Logo stampa

Bologna Industrial Sludge Treatment Plant

Via Shakespeare 29, Bologna

  • 1 / 4   Bologna Industrial Sludge Treatment Plant
  • 2 / 4   Bologna Industrial Sludge Treatment Plant
  • 3 / 4   Bologna Industrial Sludge Treatment Plant
  • 4 / 4   Bologna Industrial Sludge Treatment Plant

Bologna liquid waste and industrial sludge physicochemical treatment plant (ITFI)
The plant is located at via Shakespeare 29, in an area adjacent to the purification plant for the city of Bologna (IDAR), in the north-west area of the municipality on the border with the municipality of Castel Maggiore.
As far back as 1972, before the purification plant was built, the municipality of Bologna installed three tanks in the area for collecting sewage sludge generated by private pumping firms operating in the local area.


    Subsequent work in the eighties and nineties updated the plant and improved its safety through the construction of tanks and a concrete yard with an HDPE liner and inter-liner monitoring wells to check for any leaks and with the construction of pre-treatment plants for physicochemical sludge, sludge from septic tanks and discharge from street drains, as well as landfill leachate.

    Page updated 26 August 2015

    Total authorised capacity
    149,000 tonnes/year (incoming), of which 5,000 tonnes/year of hazardous waste
    Types of waste accepted
    Liquid and sludge waste (such as sandy waste from street drains; organic waste with coarse materials derived from septic tanks; sludge from physicochemical treatment and from production processes; water and sludge from washing; leachate produced by landfills for municipal solid waste and special waste; process sewage sludge and mother liquors)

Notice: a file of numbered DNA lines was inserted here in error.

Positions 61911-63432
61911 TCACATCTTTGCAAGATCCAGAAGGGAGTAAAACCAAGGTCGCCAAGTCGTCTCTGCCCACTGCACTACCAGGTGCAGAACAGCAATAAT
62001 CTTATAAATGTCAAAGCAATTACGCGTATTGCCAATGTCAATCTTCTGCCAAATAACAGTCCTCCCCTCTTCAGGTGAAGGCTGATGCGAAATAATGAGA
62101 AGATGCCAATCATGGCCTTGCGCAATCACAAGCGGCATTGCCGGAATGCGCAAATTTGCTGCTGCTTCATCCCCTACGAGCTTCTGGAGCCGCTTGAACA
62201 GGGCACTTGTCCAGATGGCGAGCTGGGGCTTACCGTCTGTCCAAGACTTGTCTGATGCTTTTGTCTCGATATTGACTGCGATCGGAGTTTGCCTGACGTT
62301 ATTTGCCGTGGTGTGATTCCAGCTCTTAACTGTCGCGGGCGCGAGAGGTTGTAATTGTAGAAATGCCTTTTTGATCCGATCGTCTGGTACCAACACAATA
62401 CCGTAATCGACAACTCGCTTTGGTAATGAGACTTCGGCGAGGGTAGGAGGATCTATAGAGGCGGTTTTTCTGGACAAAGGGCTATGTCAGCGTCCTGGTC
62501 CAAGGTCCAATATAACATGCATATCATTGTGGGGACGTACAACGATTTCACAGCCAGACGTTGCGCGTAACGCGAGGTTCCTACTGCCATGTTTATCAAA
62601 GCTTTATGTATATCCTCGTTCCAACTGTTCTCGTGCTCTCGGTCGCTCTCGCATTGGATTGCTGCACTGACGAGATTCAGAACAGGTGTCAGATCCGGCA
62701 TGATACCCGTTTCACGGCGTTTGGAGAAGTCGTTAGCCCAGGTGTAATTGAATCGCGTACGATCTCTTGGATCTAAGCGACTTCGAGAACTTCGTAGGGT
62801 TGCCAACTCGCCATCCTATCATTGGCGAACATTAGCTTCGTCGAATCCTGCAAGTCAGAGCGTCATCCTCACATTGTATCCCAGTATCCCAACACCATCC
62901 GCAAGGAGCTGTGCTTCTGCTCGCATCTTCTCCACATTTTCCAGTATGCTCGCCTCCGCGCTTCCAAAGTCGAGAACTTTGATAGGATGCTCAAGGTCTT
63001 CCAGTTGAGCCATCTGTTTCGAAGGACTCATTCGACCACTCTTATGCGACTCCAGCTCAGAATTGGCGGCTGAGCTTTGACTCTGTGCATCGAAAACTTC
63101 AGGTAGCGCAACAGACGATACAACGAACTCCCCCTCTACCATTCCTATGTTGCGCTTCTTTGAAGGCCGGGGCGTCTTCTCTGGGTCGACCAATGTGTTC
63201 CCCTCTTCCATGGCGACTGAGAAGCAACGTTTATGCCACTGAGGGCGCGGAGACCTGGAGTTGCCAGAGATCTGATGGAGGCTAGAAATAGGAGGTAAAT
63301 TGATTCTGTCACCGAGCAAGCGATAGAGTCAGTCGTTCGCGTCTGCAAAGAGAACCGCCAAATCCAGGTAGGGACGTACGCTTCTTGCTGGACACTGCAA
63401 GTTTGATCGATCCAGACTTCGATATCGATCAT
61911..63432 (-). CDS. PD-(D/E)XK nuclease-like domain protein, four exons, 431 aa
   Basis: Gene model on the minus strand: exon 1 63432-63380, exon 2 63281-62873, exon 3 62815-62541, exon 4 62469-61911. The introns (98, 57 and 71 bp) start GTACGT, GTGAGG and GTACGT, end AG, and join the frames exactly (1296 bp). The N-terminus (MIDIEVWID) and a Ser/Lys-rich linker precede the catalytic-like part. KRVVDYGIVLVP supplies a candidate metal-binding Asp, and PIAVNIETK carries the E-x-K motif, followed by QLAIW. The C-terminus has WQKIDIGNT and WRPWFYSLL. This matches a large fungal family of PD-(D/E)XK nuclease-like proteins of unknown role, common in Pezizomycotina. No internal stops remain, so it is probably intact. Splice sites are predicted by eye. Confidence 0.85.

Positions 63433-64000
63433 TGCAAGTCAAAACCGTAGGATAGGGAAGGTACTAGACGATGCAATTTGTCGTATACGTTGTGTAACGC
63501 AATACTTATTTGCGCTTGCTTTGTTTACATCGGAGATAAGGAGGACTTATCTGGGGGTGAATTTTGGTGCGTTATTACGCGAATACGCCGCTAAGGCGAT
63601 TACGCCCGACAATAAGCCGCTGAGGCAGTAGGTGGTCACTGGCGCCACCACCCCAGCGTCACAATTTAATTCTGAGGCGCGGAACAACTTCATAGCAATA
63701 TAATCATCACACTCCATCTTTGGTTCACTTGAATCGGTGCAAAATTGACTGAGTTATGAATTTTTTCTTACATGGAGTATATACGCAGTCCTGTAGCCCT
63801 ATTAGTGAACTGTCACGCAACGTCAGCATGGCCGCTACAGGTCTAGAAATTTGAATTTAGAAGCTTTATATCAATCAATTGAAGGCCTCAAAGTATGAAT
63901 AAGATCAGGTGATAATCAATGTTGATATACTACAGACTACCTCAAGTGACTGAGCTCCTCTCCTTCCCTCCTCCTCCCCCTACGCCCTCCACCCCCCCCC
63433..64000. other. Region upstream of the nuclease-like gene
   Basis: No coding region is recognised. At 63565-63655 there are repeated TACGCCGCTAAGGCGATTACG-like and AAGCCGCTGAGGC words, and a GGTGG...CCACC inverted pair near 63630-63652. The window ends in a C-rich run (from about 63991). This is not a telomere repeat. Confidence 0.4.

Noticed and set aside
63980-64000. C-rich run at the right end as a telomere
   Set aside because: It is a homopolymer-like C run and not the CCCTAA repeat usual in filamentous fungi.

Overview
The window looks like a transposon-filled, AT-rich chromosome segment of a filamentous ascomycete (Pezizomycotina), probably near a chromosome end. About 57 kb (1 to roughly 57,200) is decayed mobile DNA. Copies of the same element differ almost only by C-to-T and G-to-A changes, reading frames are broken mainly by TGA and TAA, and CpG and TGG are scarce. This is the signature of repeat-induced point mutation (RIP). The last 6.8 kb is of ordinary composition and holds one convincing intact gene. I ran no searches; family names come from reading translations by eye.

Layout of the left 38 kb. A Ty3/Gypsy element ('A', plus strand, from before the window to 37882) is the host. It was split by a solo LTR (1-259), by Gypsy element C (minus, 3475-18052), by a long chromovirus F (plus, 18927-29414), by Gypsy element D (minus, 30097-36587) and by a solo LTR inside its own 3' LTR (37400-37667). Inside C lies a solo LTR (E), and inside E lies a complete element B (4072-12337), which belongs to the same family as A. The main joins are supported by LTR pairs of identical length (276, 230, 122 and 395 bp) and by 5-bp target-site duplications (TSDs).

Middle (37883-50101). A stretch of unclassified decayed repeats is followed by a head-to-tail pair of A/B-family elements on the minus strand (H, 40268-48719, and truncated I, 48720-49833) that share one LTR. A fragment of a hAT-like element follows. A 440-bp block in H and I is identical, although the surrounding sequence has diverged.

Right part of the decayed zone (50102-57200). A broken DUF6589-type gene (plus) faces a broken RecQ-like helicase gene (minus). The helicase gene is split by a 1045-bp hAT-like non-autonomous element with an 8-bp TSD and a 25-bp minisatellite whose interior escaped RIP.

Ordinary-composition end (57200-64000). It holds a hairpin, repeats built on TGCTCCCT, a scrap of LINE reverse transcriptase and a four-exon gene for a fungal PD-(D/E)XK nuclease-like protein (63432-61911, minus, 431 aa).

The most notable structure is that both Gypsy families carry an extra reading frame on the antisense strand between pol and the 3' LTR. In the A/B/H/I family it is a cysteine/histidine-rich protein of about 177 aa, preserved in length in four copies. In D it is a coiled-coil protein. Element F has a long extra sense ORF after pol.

The plant comprises two treatment lines, each designed for various types of liquid waste.

    1 - Sand extraction, screening and hydrodynamic filtration line.
    This section is dedicated to wastewater deriving from sewers, drains, street drains, etc., which has a high content of solids, the majority of which is siliceous material. The line comprises three parallel tanks with a capacity of 15m each, equipped with an inclined drainage pit, a screw for sand extraction and drainage into filtering bags and a pump to lift the sewage sludge and send it to the subsequent phases of screening, hydrodynamic filtration and centrifugation. The screening phase serves to remove the coarser material present in particular in septic tanks. This phase is performed by means of a mechanical grate and micro-grates with a filtering basket. The solid material collected in large bags is deposited in a yard to complete dehydration before disposal. The liquid fraction is sent for hydrodynamic filtration or centrifugation, after the addition of a polyelectrolyte, so that the overall removal of solids can reach an average of 99.5%. The watery residue is sent for biological treatment at the adjacent purification plant for the city of Bologna (IDAR).

    2- Physicochemical treatment line.